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"There is no magic but every day work to influence the society"


"There is no magic but every day work to influence the society"

 Both organization have been working in the sphere of LGBT-movements for decades. Has the concept of  «the organizations’ activities» been changed with years?

Beth Kohm: At the very beginning of the organization’s main focus was on support of LGBT-children and their parents. At that time people had only begun talking about these issues or making coming- outs to their friends and family members. And giving support, empathy and encouragement was urgent. Currently, we face the shift of the focus into advocacy of LGBT rights, Corporate Equality  surveys and adoption of same sex marriage laws. The concept hasn’t absolutely changed. I’d say the organization’s functions have increased. But we still do a lot about support as well. Moreover, we are dealing with challenges of transgender kids more and more helping them during those troublesome periods of transition.

Dale Bernstein: As a person engaged in the processes of advocating LGBT-people’s rights, I should admit that PFLAG continues performing its functions of educating people and advocating their rights. But a new tendency now for a couple of late years is involvement of business in these processes. Recent example is participation of businesses in the discussions around same sex marriage issue. They were afraid of being associated with LGBT-movement of late. The situation has changed.

Gary Bernstain: As a gay son’s parent, I’m happy to know about these open discussions about same sex marriage laws throughout the country. But I also want to add that nowadays PFLAG is doing much to establish connections with religious community. I heard this matter is sensitive in Ukraine as well. It’s complicated in America but PFLAG is moving towards the religious community trying to meet and start the conversation. We face the process started and that is a good sign of our time.

Dale Bernstein: The activity of PFLAG is still actual because notwithstanding all these changes there are many places in America where people are afraid of telling their parents about their homosexuality because hey may throw them out of their houses.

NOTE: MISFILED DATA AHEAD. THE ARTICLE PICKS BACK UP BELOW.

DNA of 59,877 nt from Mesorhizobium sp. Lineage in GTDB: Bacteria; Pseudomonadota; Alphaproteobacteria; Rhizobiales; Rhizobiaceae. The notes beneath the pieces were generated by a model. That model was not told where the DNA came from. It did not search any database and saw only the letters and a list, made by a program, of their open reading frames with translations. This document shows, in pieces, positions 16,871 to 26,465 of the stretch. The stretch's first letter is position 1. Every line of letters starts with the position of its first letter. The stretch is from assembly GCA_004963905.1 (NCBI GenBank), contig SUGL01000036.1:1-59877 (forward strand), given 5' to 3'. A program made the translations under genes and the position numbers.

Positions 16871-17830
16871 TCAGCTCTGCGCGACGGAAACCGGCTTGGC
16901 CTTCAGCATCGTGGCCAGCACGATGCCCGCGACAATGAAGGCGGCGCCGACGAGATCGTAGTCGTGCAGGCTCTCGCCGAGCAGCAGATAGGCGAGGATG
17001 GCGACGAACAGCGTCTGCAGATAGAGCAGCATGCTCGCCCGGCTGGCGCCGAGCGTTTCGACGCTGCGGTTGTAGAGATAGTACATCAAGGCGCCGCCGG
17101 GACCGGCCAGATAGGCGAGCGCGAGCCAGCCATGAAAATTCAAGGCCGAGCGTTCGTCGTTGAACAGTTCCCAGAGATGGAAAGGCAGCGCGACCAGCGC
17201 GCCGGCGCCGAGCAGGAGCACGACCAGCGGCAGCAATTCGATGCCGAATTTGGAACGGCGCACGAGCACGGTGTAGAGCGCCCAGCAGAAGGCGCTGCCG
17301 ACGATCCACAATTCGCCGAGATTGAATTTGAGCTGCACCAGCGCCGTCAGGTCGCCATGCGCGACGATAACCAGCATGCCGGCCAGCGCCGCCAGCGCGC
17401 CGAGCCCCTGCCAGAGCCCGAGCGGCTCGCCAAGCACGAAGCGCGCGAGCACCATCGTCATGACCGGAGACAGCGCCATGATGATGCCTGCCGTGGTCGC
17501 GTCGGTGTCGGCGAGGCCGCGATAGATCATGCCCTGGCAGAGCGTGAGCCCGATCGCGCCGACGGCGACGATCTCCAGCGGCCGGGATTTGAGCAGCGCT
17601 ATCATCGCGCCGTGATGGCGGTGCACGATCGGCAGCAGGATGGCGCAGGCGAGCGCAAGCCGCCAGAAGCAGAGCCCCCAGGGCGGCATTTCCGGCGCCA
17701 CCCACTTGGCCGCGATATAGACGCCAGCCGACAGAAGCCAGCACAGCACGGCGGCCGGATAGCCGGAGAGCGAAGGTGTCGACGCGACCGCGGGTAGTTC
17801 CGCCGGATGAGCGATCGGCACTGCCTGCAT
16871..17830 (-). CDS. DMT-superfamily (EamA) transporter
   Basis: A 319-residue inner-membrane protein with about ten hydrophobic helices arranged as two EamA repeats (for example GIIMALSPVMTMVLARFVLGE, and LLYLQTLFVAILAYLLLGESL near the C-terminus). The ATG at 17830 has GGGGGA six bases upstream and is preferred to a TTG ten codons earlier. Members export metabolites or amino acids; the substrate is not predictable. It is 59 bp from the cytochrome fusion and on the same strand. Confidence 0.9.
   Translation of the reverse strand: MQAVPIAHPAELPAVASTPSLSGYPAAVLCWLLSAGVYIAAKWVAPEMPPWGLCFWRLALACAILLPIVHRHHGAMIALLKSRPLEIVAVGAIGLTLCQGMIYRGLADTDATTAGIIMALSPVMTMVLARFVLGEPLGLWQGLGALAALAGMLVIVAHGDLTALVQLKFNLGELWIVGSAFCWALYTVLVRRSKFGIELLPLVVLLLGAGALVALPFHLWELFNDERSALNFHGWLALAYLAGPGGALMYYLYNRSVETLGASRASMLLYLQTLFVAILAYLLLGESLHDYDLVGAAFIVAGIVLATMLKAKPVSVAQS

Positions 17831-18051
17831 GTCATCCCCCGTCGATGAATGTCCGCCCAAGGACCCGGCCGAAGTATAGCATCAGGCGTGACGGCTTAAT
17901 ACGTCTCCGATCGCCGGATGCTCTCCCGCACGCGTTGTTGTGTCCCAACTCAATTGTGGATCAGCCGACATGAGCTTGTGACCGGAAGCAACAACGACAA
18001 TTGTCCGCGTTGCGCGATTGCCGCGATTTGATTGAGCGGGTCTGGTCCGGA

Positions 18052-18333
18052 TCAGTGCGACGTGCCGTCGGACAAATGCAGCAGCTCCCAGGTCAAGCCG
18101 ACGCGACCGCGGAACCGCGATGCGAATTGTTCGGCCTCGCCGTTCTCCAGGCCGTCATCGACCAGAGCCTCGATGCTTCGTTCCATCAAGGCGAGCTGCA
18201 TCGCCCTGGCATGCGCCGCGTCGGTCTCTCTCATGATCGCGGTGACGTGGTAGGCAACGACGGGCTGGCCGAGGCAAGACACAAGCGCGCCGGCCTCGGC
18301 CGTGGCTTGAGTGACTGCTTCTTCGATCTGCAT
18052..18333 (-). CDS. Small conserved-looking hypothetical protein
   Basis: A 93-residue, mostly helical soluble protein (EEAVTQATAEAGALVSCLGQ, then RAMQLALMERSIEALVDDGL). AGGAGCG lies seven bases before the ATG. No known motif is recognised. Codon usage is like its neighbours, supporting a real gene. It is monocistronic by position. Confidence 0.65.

Diego Sanchez: I want to speak on behalf of transgender community. I am fortunate enough to have loving and understanding parents. But there are many people who expose themselves to risk in case they disclose their true nature to their close people. The reality is that if they come out, they put  their life, the family or career at risk. 

Beth Kohm: We started as a volunteer organization. At first it was one mum. Then  eight supporters started a support group in New York city. By word of mouth people used to spread information. We should remember it was pre-Internet time. Within a year people decide to cooperate. And only 18 years later the National headquarters was opened. By that time there were 75 chapters. Nowadays PFLAG has a Chapter network throughout the entire country and our chapters are mostly volunteer organizations comprise of parents, friends and close people of LGBT. 

Diego Sanchez: Everything got started with one mom marching for her son on the parade. Other people started saying “I want my mom to get in touch with you. I want my mom to talk to you.” The organization started in New York city.

Inge Brouling:  In Germany people found it difficult to cope with homosexuality of their children, mainly their sons. Everything started after 1975 because before people were punished for being gays. After decriminalization no any other law existed. But attitudes change slowly. Parents felt shy to tell about their LGBT children to anyone. Their LGBT children helped them, they spread information about parents who wanted to communicated with each other. So firstly, everything happened on personal basis. Then they founded small groups in parishes or on the basis of LGBT organizations. I entered the organization in 1992. We met privately and only in 1997 BEFAH was founded. It took quite a while to start an organization. Now our meetings are funded by the government that pays for meeting rooms.